2 Cecina y jamón, Castilla y León

Wherever you travel in Spain, you should definitely take any opportunity to sample jamón, dry-cured ham, and another delight called cecina. In Castilla y León, though, they have turned this simple food into an art form; they specialise in producing hams with a particularly intense flavour. Its unique salty and smoky taste has earned it legal protection and ensures you a succulent treat.

Top restaurants to try Jamón y Cecina:


Parrilla Louzao

Restaurante La Botica

El Buche

Alfonso Valderas

Cachopo, Asturias

Cachopo, Asturias

Hard-core carnivores need look no further than this Asturian favourite. Here, a beef steak, a piece of ham and a slice of cheese are coated in breadcrumbs and fried up. The result is a vast slab of gooey goodness that is seriously tough to resist.

Top restaurants to try Cachopo:

As de Picas

El Llarín de Granda

Restaurante Latores

La Miranda

Carta de Ajuste

Pulpo a la gallega, Galicia

Pulpo a la gallega, Galicia

Boiled octopus may not sound too appetising but this is, in fact, a classic from the northwest of Spain. Drizzle the tentacles with peppery oil and sprinkle spicy paprika for a surprisingly mouth-watering taste sensation that explains its cult following.

Top restaurants to try Pulpo a la gallega:

Retiro da Costiña


Restaurante Silabario

Casa Manolo

Amundina Restaurantes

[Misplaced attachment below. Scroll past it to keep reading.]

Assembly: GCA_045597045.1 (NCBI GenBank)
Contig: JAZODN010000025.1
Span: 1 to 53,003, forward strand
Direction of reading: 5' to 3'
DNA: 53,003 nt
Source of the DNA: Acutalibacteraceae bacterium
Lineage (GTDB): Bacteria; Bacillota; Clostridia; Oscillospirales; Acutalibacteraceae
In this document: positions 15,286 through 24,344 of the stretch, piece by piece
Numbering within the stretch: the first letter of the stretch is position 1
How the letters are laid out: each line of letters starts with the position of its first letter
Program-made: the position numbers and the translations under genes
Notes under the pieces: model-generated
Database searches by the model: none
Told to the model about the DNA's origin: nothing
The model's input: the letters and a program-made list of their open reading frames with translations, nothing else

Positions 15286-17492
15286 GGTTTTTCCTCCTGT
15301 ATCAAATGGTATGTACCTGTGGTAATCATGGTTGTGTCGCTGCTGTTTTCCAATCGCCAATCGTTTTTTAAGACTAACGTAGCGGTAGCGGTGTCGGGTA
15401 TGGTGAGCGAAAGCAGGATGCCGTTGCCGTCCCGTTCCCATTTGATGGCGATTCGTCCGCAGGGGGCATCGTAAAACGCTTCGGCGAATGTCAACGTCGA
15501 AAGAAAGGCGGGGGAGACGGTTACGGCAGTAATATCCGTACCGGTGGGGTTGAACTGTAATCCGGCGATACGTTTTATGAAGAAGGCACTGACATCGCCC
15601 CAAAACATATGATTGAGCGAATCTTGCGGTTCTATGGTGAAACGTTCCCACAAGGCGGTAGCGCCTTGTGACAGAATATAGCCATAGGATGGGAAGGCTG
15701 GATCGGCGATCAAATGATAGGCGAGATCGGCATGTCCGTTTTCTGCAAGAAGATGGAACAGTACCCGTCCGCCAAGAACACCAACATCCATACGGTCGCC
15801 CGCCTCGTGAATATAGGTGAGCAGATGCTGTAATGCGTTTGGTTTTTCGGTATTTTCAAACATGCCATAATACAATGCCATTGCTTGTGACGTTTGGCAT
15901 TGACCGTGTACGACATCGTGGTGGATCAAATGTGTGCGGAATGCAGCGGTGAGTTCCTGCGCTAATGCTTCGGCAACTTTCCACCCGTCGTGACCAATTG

Fabada, Asturias

Fabada, Asturias

Asturian comfort food, fabada is a delicious stew that mixes white beans with pork or sausage; think Spanish-style baked beans or cassoulet. It’s excellent washed down with some of the local cider that Asturias is famous for too.

Top restaurants to try Fabada:

Casa Chema

Restaurante La Salgar


Casa Gerardo

Restaurante Rancho

Leche frita, Castilla y León

Leche frita 2, Castilla y León

Beyond-thick milk pudding, boasting a yieldingly soft centre but crispily fried coating – what’s not to love? After all, this is almost a doughnut-crème brulee hybrid. You might even pick up traces of cinnamon or lemon to complete the taste of perfection.

Top restaurants to try Leche frita:

Casa Pavón

Restaurante Duque

Las Cancelas

El Café del Norte


Cocido madrileño, Madrid

Cocido madrileño, Madrid

A slow-cooked and super-hearty casserole, this is sure to fill even the hungriest of diners. Chickpeas are the star of the show, with pork and chicken plus lots of vegetables making fantastic complements. It even turns into two courses: a little broth is traditionally removed and served with noodles to start with and are followed by the gutsy flavours of the meat and vegetables.

Top restaurants to try Cocido madrileño:

Cruz Blanca Vallecas

El Café de la Ópera

Restaurante Vidriana

Casa Pello

Restaurante Malacatín

Carrillera al vino tinto, Basque Country

Carrillera al vino tinto, Basque Country

Calf cheeks in red wine that melt as soon as your fork touches them are a speciality of this foodie heaven. You can head to one of the Michelin-starred restaurants in the town of San Sebastian for a cutting-edge interpretation, or grab a steaming bowl-full in one of the little pintxo (tapas) bars.

Top restaurants to try Carrillera al vino tinto:



Restaurante Astelena

Martín Berasategui

Casa Urola

Morcilla, Castilla y León

3 Morcilla, Castilla y León

The Spanish equivalent of black pudding, you can find morcilla as a tapa or simmering away in a stew; either way, it’s well worth overcoming any reservations you have about trying it. Your reward is a burst of unforgettable spicy richness.

Top restaurants to try Morcilla:

Restaurante Duque

José María

Restaurante Entrepeñas

Restaurante Serrano

Restaurante Siglo XII